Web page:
“We like what Fr. Josh Johnson has said a lot about that,” Shaw says. “People that commit acts of racism are not only called to say sorry and apologize, but also to change their ways. And the people called to forgive acts of racism are not only called to forgive but to also go through the process of healing, which works together.”
Authentic racial reconciliation
Difficult conversations are right up Maria Benes’ alley – as a second grader, she feared she would have to watch her parents get divorced.
“My parents almost got divorced over political and religious differences. But they decided to stay together, and they learned to work through things,” Benes recalls.
“They still don’t agree on everything, and in fact there’s a lot they still don’t agree on. But I grew up learning how to have difficult political conversations at the dinner table. I think that’s why I’m so passionate about helping bridge the political divide with God at the center.”
Benes carried that skillset into her career and expanded upon it. She holds a masters in international affairs, with a concentration in conflict resolution, and she has spent five years teaching students at the University of Nebraska-Lincoln the art of participating in tough political discussions.
“I developed a curriculum for how to teach students how to have controversial political conversations,” Benes says. “A lot of it is related to emotional intelligence.”
Her eight tips for difficult conversations are preparation, relationship, avoiding “whataboutism,” vulnerability, listening, using “I” over “we” statements, admitting when one is wrong, and assuming the other person has the best of intentions.
“Whataboutism” refers to an attempt to divert attention away from the topic at hand by making a counter-accusation.
“It’s like if someone says, ‘Well, your political party doesn’t care about healthcare,’ or ‘Your political party doesn’t care about abortion,’” Benes says. “Certainly some mortal sins are worse than others. If something is a mortal sin, we can acknowledge that without having to say, ‘Well, this mortal sin is worse.’ At that point, we are not striving for excellence.”
In the years Benes taught people how to have challenging conversations, she says students only broke out into fights twice. Both times, they were breaking one of her rules.
“In one case where there was this open fight between two students, it was actually because they broke [the rule on using “I” instead of “we” statements]. It was two Latino students that had very different past experiences -- one, his father was a legal immigrant who had a six-figure salary and was doing very well in the United States. The other one, she grew up super poor, had a ton of family members, some of whom were not here legally. And they were both using ‘we’ statements as if they were speaking for all Latino people.”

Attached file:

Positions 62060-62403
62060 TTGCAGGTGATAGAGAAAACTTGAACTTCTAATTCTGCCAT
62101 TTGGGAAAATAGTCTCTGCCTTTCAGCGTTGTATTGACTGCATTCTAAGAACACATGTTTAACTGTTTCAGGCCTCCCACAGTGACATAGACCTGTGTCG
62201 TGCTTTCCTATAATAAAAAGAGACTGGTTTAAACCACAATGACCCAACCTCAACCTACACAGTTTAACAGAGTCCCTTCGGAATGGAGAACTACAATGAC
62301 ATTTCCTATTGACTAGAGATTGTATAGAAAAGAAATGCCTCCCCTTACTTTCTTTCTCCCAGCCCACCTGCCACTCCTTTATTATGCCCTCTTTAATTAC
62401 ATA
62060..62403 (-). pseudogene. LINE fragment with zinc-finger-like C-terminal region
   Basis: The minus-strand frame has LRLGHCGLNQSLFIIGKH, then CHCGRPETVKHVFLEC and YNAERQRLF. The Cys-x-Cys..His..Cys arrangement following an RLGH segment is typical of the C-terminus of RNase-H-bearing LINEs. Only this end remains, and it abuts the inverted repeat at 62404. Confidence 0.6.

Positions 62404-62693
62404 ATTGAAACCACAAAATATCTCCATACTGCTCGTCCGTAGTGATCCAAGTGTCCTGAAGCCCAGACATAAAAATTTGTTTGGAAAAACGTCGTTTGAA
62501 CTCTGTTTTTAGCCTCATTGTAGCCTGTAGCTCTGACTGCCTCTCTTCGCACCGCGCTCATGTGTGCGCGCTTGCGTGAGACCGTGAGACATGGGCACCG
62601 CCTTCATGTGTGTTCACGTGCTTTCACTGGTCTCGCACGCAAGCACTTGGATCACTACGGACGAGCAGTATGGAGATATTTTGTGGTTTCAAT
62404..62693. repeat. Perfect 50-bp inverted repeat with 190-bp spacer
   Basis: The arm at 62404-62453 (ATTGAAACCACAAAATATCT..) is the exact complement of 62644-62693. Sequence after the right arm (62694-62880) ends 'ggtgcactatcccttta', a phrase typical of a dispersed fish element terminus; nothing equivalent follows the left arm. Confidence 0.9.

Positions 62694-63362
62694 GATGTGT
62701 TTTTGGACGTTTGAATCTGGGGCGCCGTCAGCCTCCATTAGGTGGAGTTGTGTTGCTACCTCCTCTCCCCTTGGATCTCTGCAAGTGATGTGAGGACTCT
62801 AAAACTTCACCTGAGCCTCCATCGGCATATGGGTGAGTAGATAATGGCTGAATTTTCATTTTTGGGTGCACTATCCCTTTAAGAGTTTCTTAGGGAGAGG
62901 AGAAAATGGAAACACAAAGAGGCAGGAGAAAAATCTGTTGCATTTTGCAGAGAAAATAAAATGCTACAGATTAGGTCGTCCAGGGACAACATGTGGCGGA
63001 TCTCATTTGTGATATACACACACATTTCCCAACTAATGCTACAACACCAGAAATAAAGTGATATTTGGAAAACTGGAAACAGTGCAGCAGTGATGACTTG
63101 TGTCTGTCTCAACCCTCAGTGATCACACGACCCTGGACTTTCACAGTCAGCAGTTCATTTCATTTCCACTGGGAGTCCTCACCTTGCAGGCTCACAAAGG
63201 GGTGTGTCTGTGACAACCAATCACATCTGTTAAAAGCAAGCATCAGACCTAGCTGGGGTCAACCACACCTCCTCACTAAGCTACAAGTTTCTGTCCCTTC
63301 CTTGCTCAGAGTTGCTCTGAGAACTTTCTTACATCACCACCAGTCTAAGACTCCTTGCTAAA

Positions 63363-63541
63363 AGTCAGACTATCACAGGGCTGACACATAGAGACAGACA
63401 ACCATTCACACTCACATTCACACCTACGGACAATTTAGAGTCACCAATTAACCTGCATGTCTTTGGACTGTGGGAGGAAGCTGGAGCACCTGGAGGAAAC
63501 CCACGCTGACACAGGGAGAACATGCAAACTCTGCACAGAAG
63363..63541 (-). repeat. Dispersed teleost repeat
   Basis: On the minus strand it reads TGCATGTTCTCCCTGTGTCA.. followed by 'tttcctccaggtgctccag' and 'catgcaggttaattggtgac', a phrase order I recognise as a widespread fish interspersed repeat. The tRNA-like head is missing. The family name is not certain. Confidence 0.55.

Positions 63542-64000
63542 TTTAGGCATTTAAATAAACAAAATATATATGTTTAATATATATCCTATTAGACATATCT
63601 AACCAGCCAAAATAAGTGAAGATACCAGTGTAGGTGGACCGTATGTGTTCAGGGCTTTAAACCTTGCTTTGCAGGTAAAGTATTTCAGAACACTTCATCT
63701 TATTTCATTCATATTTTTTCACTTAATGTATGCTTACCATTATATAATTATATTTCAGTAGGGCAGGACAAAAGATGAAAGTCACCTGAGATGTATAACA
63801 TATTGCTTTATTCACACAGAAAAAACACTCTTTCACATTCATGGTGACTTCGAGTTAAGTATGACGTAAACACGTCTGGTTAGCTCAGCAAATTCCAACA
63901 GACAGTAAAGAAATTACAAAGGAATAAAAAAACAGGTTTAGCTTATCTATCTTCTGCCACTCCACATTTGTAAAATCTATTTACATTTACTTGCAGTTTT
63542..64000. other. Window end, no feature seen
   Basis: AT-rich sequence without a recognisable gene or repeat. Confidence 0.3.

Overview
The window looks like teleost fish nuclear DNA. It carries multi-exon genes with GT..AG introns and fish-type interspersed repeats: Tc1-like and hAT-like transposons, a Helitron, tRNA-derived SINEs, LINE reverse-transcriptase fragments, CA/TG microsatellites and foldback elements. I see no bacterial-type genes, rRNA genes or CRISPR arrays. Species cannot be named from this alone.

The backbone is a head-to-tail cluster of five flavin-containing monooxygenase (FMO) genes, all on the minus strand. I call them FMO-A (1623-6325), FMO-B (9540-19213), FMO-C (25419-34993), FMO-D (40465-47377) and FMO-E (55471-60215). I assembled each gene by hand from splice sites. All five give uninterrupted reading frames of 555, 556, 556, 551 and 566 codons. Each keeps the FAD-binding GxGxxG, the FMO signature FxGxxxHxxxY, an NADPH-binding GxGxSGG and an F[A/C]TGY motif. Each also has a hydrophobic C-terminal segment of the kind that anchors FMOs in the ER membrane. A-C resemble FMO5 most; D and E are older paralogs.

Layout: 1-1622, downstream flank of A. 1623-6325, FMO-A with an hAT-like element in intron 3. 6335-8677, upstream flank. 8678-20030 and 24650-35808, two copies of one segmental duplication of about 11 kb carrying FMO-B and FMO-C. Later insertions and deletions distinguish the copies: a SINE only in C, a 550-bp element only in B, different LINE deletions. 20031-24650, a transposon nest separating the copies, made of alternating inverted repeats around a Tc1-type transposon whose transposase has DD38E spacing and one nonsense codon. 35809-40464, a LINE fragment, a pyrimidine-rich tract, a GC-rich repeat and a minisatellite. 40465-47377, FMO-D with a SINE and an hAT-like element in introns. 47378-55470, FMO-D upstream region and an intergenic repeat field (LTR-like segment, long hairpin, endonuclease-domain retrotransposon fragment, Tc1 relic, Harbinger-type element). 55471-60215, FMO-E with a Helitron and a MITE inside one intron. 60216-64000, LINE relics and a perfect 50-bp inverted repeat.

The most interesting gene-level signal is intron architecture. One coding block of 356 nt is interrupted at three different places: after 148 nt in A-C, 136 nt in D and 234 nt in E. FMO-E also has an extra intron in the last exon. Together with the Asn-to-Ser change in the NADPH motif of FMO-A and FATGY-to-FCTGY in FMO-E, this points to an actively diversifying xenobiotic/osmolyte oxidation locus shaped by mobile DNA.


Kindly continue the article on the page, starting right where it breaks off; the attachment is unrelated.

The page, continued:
Before Gethsemane will modify its approach based on the age and education level of participants. The organization is using a Catholic human dignity curriculum from the perspective of Catholic social teaching. For older students and adults, it will make use of a multimedia curriculum about Catholic social teaching, called Connected.
“When I talked about controversial issues with my students, I would pray and fast for them at least a week, if not more in advance. Then I’d get to the classroom early and sprinkle holy water around the room, sprinkle blessed salt,” Benes says.
That’s a tradition the leadership of Before Gethsemane will continue.
“So we actually do a lot of this stuff when we go into schools. We will start praying and fasting,” Benes says. “So the group we have right now, we will pray and fast for them as a team before we even go and see them.”
In the words of board member Janine Christiano, “We are not going to solve this problem without God.”
“We have so many secular initiatives that I think are doing a great job on the education and awareness piece, but this is really ultimately about a change of heart in all of us. And that’s not going to come apart from God,” Christiano said.
Benes and Shaw say they’ve both experienced God at work in their project, and they know it is possible for all Catholics to feel welcomed in the Catholic Church, whose very name speaks to the idea of universality.
The group submitted paperwork for the organization to reach 501c3 nonprofit status earlier this month.
“I hear the IRS is really backed up right now, unfortunately. With the pandemic, it may be up to a year before we get that back,” Benes says. “Once we get that, we can do state filings for non-profit raising. In the meantime, we’re able to start going into schools and parishes.”
For now, they’re fundraising, and praying for the work ahead.